When my aunt comes by to spend the night with my grandmother, my mother and I go back to her house. The five sisters take care of my grandmother in shifts, they leave notes letting her know what day it is, what time to take her medicine, who is going to be spending the night. They have a system, but it’s becoming overwhelming.
In my childhood bedroom, my dad has had the carcass of a deer he murdered stuffed and mounted on the wall like some grizzly trophy.
“He wore me down.” My mom says. “Technically it is his house too.”
I am unnerved by the unblinking, furry head of my new roommate.
“Couldn’t he just take a picture?”
The next morning we head back to my grandmother’s. My aunt Shirley has already left, and when we arrive, my grandmother is sitting in a chair in front of her open doorway, just waiting. She is hardly ever left alone, and then never for more than an hour, but still enough for my mom to worry that she’ll wander off.
“There’s something wrong with the phone.” She says when we get there.
“What’s wrong with it?” My mom asks.
“I called Linda and no one answered.” My grandmother says.
My mother assures her that there is nothing wrong with her phone.
My grandmother stands holding a list of the names and phone numbers of all of her children. My aunts have had it laminated and placed it by her telephone.
“Are these the wrong numbers?” She asks.
“These numbers are all correct.” I assure her, but she’s become fixated on the numbers.
“I just can’t figure it out.” She says, sitting on the loveseat beside me. She’s been going over the list of phone numbers for nearly an hour.
“What are you trying to figure out, Maw Maw?” I ask her.
“This can’t be right.” She says. “Why are all the numbers different?”
My mother starts crying. “I just can’t keep doing this.” She says.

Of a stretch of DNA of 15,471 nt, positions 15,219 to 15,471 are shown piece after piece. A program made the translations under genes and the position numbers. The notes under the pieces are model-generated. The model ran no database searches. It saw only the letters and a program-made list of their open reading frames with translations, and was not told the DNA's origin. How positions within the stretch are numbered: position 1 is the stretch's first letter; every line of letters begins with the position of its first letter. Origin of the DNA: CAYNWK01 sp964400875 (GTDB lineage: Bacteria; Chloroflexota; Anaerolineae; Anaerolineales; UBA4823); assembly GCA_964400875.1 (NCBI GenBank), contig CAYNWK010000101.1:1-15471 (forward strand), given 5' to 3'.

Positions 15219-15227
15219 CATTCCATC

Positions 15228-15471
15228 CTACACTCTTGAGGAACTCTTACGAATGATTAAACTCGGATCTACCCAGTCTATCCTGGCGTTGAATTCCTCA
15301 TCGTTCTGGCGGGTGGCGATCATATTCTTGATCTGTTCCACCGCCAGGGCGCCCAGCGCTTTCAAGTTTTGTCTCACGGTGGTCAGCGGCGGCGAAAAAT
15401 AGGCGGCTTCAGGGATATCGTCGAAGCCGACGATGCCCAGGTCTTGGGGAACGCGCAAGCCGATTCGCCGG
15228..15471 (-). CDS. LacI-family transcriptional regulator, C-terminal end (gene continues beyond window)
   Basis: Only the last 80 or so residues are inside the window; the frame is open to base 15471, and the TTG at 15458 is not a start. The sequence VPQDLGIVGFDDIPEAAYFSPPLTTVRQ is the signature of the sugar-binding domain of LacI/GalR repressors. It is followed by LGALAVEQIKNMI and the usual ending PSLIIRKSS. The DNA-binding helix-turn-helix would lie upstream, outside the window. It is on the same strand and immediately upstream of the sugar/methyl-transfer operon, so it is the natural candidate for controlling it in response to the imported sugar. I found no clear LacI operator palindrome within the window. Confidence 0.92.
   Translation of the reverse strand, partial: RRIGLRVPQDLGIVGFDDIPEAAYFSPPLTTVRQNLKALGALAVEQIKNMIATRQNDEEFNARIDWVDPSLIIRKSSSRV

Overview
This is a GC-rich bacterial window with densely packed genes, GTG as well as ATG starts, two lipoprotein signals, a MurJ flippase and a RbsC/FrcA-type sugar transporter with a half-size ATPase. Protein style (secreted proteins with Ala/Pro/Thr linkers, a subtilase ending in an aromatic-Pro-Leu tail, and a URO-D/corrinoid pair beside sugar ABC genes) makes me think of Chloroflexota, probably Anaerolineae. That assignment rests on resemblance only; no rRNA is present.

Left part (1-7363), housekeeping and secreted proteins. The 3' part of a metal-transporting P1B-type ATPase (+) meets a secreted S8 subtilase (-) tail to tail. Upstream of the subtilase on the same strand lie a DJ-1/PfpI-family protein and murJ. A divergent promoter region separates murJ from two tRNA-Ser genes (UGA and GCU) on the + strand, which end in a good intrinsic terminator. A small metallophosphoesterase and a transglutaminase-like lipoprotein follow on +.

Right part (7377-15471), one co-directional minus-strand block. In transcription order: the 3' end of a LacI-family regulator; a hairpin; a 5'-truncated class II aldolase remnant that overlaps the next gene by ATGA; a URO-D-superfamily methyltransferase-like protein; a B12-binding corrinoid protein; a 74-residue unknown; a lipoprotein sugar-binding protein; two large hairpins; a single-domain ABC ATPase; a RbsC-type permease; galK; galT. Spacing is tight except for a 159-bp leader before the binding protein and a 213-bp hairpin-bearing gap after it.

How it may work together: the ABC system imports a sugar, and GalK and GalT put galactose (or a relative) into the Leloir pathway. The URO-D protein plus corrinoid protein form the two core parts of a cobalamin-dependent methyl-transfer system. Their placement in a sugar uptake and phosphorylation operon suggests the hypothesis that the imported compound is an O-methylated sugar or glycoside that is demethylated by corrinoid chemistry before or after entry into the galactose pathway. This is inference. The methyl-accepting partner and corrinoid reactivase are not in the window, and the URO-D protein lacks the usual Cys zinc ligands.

Seeing my mother cry destroys me.
My aunt Linda comes over then, and my mom wipes away her tears, and my grandmother is distracted from the phone numbers. I am relieved that my mom and I are able to get a break again.
I’m made uncomfortable by the knowledge that when I’m not here, this is what my mom deals with on a daily basis. I know that I could never give her the care that she gives my grandmother. This knowledge is a heavy shadow that sits between us all week long.
When my week at home ends, my mother drives me to the airport. We get up before sunrise even though my mom is afraid of driving in the dark, and sit beside one another in her little black car, the one she uses to drive to the city. It rains the whole way.
“You don’t have to go.” She says. “You can stay here.”
I don’t know what to say. I’ll never be the dutiful son. The son who stays. The son who’ll takes care of his family when they get old and feeble. The son who’ll tend their graves. I’ll always be the son who leaves.
At the airport my mom gives me money, even though I tell her that I don’t need it. (I don’t put up much of a fight.) She hugs me and tells me that she loves me. That she wishes I didn’t have to go.
I tell her that I love her too, and then I turn and go to catch my plane.